This section looks at how the attraction is rated by people on key reviewing sites, and in blogs/the media. The reviews are often not concerned with animal welfare, so this section has a lower influence on the overall mark than other sections. However, it is an important measure of the way the attraction is viewed by visitors.

Number of negative TripAdvisor reviews

For the most recent 20 reviews which appear on the official TripAdvisor page for the attraction, how many mention animal welfare in a negative way. The score is worked out as a percentage (see method below).

Number of negative reviews:  1/20

Score: 2.5 Points

Out of the first 20 reviews on Tripadvisor, one rated the zoo with only one star because of concern about the animal welfare. However two people mentioned in their comment that they thought the some animals looked tired or skinny, but still rated the zoo with four stars each.

Number of negative Google reviews

For the most recent 20 reviews which appear on the Google search page for the attraction, how many mention animal welfare in a negative way. The score is worked out as a percentage (see method below).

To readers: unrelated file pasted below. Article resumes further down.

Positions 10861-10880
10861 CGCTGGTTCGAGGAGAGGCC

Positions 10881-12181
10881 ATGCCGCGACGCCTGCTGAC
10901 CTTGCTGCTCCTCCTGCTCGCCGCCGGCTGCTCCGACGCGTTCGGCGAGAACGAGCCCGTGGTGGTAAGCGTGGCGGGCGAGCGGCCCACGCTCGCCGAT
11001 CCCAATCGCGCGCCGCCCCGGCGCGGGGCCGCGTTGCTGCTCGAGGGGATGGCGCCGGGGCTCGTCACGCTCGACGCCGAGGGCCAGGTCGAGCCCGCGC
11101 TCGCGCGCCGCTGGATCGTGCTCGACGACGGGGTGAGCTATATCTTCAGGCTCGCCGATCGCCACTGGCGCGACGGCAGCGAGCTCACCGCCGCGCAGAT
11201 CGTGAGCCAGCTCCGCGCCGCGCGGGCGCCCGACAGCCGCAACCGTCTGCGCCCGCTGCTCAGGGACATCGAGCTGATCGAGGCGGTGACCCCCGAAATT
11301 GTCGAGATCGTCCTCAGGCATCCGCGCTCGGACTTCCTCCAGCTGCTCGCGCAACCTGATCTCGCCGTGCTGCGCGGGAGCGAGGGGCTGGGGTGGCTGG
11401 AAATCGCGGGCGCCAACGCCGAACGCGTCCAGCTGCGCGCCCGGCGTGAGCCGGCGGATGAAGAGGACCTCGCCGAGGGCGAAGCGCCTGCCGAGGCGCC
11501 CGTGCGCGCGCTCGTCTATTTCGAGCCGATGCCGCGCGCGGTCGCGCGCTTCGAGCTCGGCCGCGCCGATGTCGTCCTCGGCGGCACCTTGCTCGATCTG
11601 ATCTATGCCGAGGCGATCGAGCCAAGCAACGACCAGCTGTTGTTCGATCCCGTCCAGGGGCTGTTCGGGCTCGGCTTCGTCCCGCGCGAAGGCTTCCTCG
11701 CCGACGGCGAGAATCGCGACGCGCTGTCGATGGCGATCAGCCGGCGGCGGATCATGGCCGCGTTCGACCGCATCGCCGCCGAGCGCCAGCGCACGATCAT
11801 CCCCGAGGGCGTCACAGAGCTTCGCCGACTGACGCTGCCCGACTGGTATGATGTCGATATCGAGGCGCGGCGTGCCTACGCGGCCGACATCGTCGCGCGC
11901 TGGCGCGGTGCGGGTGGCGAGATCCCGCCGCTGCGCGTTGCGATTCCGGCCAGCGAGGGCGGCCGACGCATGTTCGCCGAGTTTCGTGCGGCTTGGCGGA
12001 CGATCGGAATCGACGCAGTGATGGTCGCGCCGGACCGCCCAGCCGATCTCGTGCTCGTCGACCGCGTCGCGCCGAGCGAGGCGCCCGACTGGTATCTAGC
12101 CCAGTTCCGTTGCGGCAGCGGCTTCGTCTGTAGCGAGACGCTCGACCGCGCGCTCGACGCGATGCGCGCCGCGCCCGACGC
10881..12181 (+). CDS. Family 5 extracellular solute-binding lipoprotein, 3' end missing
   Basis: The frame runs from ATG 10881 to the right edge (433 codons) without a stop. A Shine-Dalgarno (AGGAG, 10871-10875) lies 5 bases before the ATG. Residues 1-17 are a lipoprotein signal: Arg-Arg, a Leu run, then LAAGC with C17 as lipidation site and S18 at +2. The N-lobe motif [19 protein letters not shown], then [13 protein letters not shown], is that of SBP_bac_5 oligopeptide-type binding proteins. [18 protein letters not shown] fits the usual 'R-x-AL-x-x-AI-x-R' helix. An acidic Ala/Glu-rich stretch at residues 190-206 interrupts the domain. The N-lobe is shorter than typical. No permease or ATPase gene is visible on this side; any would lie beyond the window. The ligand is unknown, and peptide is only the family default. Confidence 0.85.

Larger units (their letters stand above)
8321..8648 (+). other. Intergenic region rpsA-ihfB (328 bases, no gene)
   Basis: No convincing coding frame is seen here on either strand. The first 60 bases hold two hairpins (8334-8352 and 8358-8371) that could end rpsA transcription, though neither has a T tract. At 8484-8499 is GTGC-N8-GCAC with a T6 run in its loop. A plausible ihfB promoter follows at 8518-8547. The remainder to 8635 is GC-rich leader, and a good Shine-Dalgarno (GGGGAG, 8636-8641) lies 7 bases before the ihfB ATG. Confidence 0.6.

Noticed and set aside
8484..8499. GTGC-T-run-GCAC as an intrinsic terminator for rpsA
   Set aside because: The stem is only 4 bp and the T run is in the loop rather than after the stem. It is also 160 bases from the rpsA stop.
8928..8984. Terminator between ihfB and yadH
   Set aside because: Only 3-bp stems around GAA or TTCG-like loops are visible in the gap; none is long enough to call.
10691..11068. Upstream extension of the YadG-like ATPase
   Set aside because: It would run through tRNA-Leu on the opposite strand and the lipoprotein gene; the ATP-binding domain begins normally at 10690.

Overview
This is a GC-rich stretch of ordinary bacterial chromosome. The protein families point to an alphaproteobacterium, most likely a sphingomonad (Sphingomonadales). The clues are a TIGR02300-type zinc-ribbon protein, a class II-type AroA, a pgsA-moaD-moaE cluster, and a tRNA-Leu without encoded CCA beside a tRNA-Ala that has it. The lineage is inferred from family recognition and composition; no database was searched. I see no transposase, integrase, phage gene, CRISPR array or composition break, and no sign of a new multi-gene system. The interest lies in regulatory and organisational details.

Number of negative reviews:  1/20

Score: 2.5 Points

Out of the first 20 reviews on Google, one comment about the Orang utan boxing show, concerned that some may find this amusing, because it is animal abuse.

Number of negative news articles and blogs
For the most recent 10 independent blogs or news articles for the attraction, how many mention animal welfare in a negative way. The score is worked out as a percentage (see method below).

Number of negative mentions:  2/10

Score: 4 points

Out of the first 10 independent news and blogs to mention the attraction, 2 mentioned concern about animal welfare. Both concerned about the animals shows, and one noticed a bleeding wound on the neck of one of the elephants.

Total Score for Social Media and News Section:  9/10

 

Section Two: General Quality of Life

This section looks generally at how the animals, as a whole, appear to be treated. It is based on the internationally recognised Five Freedoms, which focus on key aspects of animal welfare including feeding, housing, health, behaviour and protection from fear/distress.

Each item is scored as either two points for a Yes, zero points for a No or one point for Possibly. (The Possibly category also includes situations where the answer would be Sometimes; or if the answer is unknown).

Absence of prolonged hunger and/or thirst

Score: Yes   2 Points

Being fed an appropriate diet based on their wild diet

Score: Possibly   1 Point

At different places in the zoo you can buy food to feed the animals, it doesn’t say in their web page how this is handled in terms of animals being given too much, or their regular diet being managed accordingly.